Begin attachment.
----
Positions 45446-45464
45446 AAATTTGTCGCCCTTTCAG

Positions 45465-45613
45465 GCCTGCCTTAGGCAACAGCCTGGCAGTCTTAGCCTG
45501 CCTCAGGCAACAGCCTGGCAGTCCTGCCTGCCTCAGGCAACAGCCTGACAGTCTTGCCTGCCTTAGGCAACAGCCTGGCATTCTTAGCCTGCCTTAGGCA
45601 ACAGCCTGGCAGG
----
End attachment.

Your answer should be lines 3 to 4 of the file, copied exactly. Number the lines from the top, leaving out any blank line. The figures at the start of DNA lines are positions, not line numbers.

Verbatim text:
Positions 45465-45613
45465 GCCTGCCTTAGGCAACAGCCTGGCAGTCTTAGCCTG